It's Shrek to the rescue! Breaking up a string of bad news and disappointing forecasts, Netflix has scored a major distribution deal with DreamWorks Animation.
"The Netflix accord, which
analysts estimate is worth $30 million per picture to DreamWorks over an unspecified period of years, is billed by the companies as the first time a major Hollywood supplier has chosen Web streaming
over pay television," The New York Times reports.
Specifically, "What this means is that rather than providing its films to HBO or a similar premium pay TV channel, DreamWorks has opted to show its movies on Netflix," writes PCMag.com.
"DreamWorks Animation is betting big on the future of the Web's popularity for consuming premium video content," is how ReadWriteWeb sees the deal. "Netflix has just announced a coup," gushes ConsumerReports.org. Or not, CNet suggests. While desperate to generate some positive news, it suspects that that the details of the Netflix deal "make it clear the partnership doesn't warrant the Times' goose-pimply reaction."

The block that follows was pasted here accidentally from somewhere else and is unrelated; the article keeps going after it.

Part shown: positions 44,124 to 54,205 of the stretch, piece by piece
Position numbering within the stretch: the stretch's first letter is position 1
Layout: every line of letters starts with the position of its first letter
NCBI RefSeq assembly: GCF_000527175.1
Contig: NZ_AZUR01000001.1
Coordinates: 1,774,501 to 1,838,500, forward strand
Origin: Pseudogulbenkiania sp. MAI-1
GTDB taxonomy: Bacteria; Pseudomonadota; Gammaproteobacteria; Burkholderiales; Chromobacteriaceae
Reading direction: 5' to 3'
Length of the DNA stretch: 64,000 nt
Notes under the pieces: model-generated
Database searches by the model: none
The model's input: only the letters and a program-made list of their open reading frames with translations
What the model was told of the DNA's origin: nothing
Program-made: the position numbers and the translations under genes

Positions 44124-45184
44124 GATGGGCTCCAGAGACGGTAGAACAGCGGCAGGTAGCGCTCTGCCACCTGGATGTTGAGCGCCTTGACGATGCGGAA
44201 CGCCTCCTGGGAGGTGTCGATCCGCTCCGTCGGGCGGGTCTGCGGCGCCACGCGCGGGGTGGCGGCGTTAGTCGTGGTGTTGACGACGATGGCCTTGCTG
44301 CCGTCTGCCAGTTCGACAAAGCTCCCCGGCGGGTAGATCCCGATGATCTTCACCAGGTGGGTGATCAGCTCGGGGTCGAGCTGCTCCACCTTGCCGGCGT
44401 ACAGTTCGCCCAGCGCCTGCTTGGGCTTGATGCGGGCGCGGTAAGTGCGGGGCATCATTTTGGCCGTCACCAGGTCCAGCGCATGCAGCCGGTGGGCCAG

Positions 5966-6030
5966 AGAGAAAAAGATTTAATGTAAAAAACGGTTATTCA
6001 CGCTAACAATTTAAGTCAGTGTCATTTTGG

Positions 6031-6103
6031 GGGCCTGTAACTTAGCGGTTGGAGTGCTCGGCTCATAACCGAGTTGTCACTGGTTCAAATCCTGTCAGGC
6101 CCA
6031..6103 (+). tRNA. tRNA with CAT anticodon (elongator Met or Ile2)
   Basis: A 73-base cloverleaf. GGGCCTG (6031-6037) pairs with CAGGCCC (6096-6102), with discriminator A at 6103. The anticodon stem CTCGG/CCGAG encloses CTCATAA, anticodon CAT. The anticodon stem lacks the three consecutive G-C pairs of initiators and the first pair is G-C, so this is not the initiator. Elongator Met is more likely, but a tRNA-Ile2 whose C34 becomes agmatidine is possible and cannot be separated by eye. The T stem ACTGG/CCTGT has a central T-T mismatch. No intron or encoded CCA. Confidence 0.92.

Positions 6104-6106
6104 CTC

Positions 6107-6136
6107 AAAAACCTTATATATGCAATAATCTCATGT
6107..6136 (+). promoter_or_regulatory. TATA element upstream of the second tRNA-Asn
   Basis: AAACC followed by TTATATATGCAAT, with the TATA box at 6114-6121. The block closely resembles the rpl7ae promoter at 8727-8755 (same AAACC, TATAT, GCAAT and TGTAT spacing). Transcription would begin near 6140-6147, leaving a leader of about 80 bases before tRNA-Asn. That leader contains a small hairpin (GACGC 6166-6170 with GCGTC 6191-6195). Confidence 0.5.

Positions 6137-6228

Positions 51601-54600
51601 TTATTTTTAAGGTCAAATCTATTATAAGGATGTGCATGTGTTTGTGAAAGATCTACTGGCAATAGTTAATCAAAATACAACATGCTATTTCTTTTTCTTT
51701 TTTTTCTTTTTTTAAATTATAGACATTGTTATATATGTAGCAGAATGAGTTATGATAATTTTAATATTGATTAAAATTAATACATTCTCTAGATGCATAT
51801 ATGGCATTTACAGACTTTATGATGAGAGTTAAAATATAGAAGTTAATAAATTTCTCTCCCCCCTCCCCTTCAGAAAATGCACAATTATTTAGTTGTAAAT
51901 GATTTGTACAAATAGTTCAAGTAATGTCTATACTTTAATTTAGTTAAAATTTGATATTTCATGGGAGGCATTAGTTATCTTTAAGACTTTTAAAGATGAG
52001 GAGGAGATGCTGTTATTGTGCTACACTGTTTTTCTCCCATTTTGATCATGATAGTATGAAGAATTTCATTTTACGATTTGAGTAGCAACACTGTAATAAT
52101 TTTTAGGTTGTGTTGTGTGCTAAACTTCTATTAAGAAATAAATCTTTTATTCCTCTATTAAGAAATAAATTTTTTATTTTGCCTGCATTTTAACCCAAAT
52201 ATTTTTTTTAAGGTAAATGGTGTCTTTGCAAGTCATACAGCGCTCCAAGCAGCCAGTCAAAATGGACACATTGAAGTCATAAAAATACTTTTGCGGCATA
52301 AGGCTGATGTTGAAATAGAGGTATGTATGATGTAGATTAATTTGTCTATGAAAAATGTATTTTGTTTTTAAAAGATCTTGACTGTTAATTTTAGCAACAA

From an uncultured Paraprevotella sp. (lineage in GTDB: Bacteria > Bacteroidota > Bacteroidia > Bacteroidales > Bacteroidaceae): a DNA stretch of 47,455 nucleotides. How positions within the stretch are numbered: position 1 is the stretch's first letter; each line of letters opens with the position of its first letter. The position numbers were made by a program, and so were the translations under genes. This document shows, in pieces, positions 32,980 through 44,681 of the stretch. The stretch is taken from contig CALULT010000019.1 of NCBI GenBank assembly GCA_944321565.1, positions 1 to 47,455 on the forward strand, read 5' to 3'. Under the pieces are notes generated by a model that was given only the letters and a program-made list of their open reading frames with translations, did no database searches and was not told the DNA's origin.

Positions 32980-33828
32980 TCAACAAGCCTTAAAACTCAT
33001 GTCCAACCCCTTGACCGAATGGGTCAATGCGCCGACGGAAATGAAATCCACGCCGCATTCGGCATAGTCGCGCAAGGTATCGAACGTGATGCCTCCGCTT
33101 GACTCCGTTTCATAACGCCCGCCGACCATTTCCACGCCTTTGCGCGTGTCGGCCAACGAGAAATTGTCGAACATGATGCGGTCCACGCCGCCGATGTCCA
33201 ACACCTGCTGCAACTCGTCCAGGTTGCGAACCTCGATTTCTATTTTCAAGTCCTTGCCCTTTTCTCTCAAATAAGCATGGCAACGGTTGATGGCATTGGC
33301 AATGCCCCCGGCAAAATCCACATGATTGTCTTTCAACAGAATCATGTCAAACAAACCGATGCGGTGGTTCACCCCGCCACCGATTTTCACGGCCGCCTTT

Adding to the appearance of spin, as CNet notes, the deal isn't slated to kick off until 2013, at which point DreamWorks plans to offer up its feature film lineup to Netflix subscribers. Later on, select titles will be added to Netflix's Watch Instantly library, including Kung Fu Panda, Madagascar 2, Chicken Run, and Antz.
Still, Dreamworks CEO Jeffrey Katzenberg tells NYT that the deal is "game-changing," and, as Reuters notes, "represented a bet that viewers would soon no longer make distinctions between content streamed on the Internet or through cable."